HeyUGuys bumped into an old friend on our journey home tonight. We exchanged civilities and they asked the inevitable question “what have you been up to?” “Well,” we replied “actually we’ve been watching a film in a Soho car park”. And do you know what faithful readers – we spoke the truth. This evening our friends at Jameson Cult Film Club screened Taxi Driver in quite the most eccentrically cool environment we have ever had the privilege to inhabit. The Brewer Street Car Park played host to rather a unique cinema where gamblers, hustlers, hookers and film fans could experience the breakdown of Travis Bickle with a Jameson Manhattan in their hand and a big smile on their face!
Attendees rounded a sloping bend on the upper level of the parking garage to the mournful sounds of a saxophone and were greeted by a cigarette girl handing out American dollars to squander on drinks and games of dice. A yellow cab bisected the vast room and newsstands pronounced the 8th February 1976 to be the day ‘hero taxi driver’ Travis Bickle had been released from his long hospital stay. The drinks were as long as the working girl’s skirts were brief and the scene was set for one hell of a party.
Jameson Cult Film Club’s curator Riz Ahmed took to the stage to introduce the movie – one of his personal favourites. When we caught up with the Four Lions star before Taxi Driver began he told us that he loves Travis because he so utterly embodies the spirit of an anti-hero. He spoke with a wide grin about his fondness for “weirdoes” and how the underdog story is one of the best that film can tell. He echoed those words for the cult film club audience when he lauded such “alternative stories” for encouraging the next generation of UK film makers. He declared that given a choice between seeing a film in 3D or a film with JCFC…he’d take the cult over the big blue smurfs every time!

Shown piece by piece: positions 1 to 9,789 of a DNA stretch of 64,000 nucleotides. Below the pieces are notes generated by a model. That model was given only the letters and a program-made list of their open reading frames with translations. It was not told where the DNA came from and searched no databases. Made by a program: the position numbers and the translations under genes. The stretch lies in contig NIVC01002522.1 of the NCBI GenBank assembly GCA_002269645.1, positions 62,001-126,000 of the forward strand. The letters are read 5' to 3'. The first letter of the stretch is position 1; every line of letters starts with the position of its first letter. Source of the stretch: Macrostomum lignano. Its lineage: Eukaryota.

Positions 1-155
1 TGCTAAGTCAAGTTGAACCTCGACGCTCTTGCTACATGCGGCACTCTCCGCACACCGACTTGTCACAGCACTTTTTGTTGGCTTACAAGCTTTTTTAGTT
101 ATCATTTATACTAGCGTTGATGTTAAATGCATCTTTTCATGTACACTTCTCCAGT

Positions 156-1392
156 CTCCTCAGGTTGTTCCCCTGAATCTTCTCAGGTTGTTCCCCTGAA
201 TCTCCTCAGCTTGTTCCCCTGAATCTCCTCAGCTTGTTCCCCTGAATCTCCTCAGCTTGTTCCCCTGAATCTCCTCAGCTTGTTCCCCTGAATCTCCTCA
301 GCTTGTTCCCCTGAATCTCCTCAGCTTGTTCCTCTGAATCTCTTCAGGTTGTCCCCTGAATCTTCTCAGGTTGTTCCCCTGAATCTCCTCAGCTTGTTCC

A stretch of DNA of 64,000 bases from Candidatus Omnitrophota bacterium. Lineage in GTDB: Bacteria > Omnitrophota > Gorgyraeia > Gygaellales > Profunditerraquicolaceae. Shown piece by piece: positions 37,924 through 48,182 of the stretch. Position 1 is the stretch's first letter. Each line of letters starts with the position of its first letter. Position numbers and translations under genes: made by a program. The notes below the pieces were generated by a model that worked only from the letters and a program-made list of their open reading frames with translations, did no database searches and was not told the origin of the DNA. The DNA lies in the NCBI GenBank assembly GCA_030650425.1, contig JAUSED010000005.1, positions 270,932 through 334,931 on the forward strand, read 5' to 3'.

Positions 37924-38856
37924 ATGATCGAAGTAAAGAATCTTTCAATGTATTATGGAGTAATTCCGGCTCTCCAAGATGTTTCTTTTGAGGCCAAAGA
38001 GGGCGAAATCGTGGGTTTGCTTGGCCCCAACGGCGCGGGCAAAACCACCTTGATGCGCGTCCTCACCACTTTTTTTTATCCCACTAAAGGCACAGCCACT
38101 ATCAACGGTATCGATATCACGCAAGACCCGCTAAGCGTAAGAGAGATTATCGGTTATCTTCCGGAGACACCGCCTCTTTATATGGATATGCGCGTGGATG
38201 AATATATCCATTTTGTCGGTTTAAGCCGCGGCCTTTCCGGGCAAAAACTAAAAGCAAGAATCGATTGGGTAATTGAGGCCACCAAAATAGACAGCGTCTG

Next to the stage was Travis Bickle himself to tell us about his future vision for the city: “Someday a real rain will come and wash all this scum off the streets.”
His intensity was hypnotic and I lost myself in his eyes. For a moment it was just me and Mr Bickle, he looking at me, me looking at him. There was no one else there. When the lights went down and the credits rolled his vision was finally realised. The falling rain he had prophesised was eclipsed by the more lurid spray of blood but Travis Bickle – taxi driver, insomniac and angry young man – rained upon them good!
The next Jameson Cult Film Club screening takes place in Liverpool on October 28th. The club returns to the capital for its Chills in the Chapel season at Union Chapel commencing on October 29th with Quatermass and the Pit. Visit the JCFC Box Office for further details.